Conversations with Strangers
Updated: Apr 7
Being the most authentic with people who knows you the least.
In the Korean drama Search WWW, this conversation appears between the main characters Im Soo-jung and Jang Ki-yong as they have their first drink together. (Episode 2 | 39:00)
[Im Soo-jung] “I have a friend who is crazy about backpacking, and when I asked her what she liked so much about it, she told me that she go there to tell her secrets… Because the people she meets while traveling are people she’ll never see again… Since they are anonymous to each other... she doesn’t have to look good to them. She said “My secrets, my shame, my mistakes, my weaknesses, my pain, I can honestly tell them everything. I can most honestly be myself with people who know the least about me.”
I think I know what she means.
Is this something you can relate to as well?
Everyone needs a friend who will listen to their story. Someone who will lend an ear to all of our thoughts, feelings, and worries, just as they are, whatever they may be.
For most people, it is not easy to share their true honest feelings and secrets to friends, co-workers, and family. But why?
It is because they know us. The closer someone is to you, the more they think they know about you. They can end up “evaluating” and “judging” us based on their preexisting notions whether consciously or unconsciously.
So today, we are going to talk about having conversations with strangers, that ironically can lead to more honest and authentic connections.
The illusion that a close friend will accept everything and anything.
Strangers don’t have “sunglasses”
Let’s talk to lots of different people without prejudice
1. The illusion that a close friend will accept everything and anything
“I thought you would understand because we’re family” or “I thought you would understand because you’re my best friend…”
Have you ever had this kind of thought or been in this kind of situation?
A recent study from the University of Chicago found that communicating with a stranger can be a better experience than a friend or spouse.
People generally tend to believe that communication with their entourage is better than with strangers. Those types of relationships, however, have the potential to be overestimated in communication. This is also known as the "prejudice of intimate communication".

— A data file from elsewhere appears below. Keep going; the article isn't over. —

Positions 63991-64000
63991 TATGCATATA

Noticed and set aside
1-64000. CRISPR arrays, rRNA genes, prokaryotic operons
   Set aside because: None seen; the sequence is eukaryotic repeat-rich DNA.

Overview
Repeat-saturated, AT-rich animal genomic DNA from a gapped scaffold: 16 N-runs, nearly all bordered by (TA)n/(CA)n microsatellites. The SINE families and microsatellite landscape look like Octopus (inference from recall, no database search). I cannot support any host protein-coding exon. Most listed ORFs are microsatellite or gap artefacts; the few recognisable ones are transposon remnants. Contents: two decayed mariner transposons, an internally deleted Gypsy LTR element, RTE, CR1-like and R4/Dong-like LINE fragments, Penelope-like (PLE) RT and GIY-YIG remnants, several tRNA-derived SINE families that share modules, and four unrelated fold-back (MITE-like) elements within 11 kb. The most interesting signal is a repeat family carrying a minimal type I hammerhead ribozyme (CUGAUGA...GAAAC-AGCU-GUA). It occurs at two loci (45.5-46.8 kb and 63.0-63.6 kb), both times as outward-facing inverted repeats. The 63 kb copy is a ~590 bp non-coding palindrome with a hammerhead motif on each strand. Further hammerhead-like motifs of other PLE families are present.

2. Strangers don't have sunglasses
Have you ever had an experience talking to a stranger and thinking to yourself:
“Why am I telling my heart to someone I just met?”
Talking to a stranger can feel different from talking to a long-term partner, family, or friend. A stranger would try to see and understand you just as you are, without any “sunglasses”.
In fact, a study by University of British Columbia psychologist Elisabeth Dan and her colleagues found that small encounters with strangers in life can have a positive impact on one’s happiness.
3. Let’s talk to lots of different people without prejudice
Like we’ve continued to iterate, prejudice is a big keyword. Things like “appearances” may greatly influence preconceived notions like intimacy.
Tin Can is a space where you can meet new friends just by talking, regardless of your appearance or background. It doesn’t mean appearance and background are not important. Tin Can is the place you can find emotional connection and chemistry first!
These days, meeting and getting to know people outside has become more terrifying and difficult.
How about using your voice to communicate your feelings with others?
Who knows? You might be able to talk about things that are difficult for even close friends to talk about on Tin Can.
Find like-minded friends on Tin Can!
Like a string connects the two ends of a tin can telephone, Tin Can might connect your mind and heart with someone out there.
✨ Open Tin Can and the magic of connection awaits!✨
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